Averil Discusses ‘Critical Utilities (Security of Supply) Bill 2013′ in the Seanad


I welcome the Minister to the House.

I echo many of the sentiments expressed by the previous speaker. There is much agreement across the House that the ESB strike, if it had gone ahead, would have been disproportionate. No doubt workers have a right to protect conditions of employment such as their wages and, as was at issue here, their pensions. The ESB showed bad faith in appearing to unilaterally change the status of the workers’ pension schemes and the workers were right to be outraged about that. They have an entitlement to resort to industrial action to protect their rights, as do any workers. At this, the coldest, darkest time of year, if the union had gone ahead with its threatened power cut this week, the consequences for the country would have been disastrous. As has rightly been pointed out, it would have ended up where householders, many of whom would be elderly, sick or have families with young children, would find themselves in a situation where they would have no light or heat in their homes, and where they cannot use their cookers and cannot provide food for their families, and in small businesses having to close their doors because they do not have the essential services to open at the one time of year in the few weeks leading up to Christmas where many of them bring in one third or more of their annual turnover. This is already one of the most difficult times for small businesses. They are struggling as it is. They do not need that extra burden. Restaurants, with perishable stock, would find themselves in a position where they would have to dump food. It would impact on large companies, such as the pharmaceutical industries to which Senator Barrett and others referred, that employ thousands of staff in this country. It would do considerable damage, not only to persons’ daily lives but also to Ireland’s international reputation as a place to do business at a time when, more than ever, we desperately need not only to protect existing jobs, but to attract other leading international companies to Ireland to do business.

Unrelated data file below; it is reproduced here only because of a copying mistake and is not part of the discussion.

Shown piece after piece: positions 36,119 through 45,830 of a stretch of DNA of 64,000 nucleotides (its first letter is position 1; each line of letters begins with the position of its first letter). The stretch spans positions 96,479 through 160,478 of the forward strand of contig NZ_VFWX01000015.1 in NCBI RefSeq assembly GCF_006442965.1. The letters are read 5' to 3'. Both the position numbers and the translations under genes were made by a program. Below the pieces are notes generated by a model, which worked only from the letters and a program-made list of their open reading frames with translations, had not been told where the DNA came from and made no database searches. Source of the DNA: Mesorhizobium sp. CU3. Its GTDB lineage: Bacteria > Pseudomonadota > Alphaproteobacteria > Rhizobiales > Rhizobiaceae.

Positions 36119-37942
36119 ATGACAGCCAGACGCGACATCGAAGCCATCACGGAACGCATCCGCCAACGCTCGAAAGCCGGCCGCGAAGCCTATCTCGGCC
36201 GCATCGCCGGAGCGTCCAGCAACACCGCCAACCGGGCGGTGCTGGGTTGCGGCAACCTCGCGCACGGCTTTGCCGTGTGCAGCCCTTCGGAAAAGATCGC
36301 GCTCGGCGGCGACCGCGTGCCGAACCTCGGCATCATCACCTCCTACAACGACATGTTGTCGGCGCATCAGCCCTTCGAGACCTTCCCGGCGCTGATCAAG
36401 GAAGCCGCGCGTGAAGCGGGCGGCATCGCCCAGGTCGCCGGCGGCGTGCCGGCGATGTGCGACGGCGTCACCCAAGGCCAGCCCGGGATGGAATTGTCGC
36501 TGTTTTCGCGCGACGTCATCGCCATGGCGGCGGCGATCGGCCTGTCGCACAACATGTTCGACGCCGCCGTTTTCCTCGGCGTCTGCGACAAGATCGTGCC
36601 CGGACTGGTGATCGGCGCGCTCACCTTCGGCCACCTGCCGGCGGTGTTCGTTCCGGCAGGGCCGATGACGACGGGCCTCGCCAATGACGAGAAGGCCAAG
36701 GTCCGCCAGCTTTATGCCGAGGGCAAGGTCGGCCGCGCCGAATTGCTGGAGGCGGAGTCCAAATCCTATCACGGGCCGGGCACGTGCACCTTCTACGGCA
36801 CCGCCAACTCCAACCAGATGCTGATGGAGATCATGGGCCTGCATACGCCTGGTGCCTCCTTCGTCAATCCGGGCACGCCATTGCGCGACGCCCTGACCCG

I saw the coverage during the week. Members referred in the previous debate on the Finance (No. 2) Bill to Forbes declaring Ireland as one of the best places in the world to do business. I welcome that we are starting to get positive coverage internationally and commentators are noting that the economy is turning around. I would have some concerns about some of the criteria on which they based that analysis, for instance, in seeing a high unemployment rate as a positive development for employers, but it is essential that we on all sides of the House would support any measure that would help to get the country back on track and turn the economy around. A power strike would have been disastrous.

Within my party’s Seanad group, there are different views. We debated the Bill on a couple of occasions over the past week and members had different views on it. Some of my party’s Senators believe in the absolute right to strike, particularly when essential terms and conditions or wages are at risk. Others strongly support the principle in Senator Quinn’s Bill that the right to which I refer, which is protected by the Constitution and by the European Convention on Human Rights, should also be balanced against the right to essential services for the population and the public order and common good interest which are equally protected by the Constitution and by the European convention, and that there should at least be provided the minimum level of service to which Senator Quinn referred.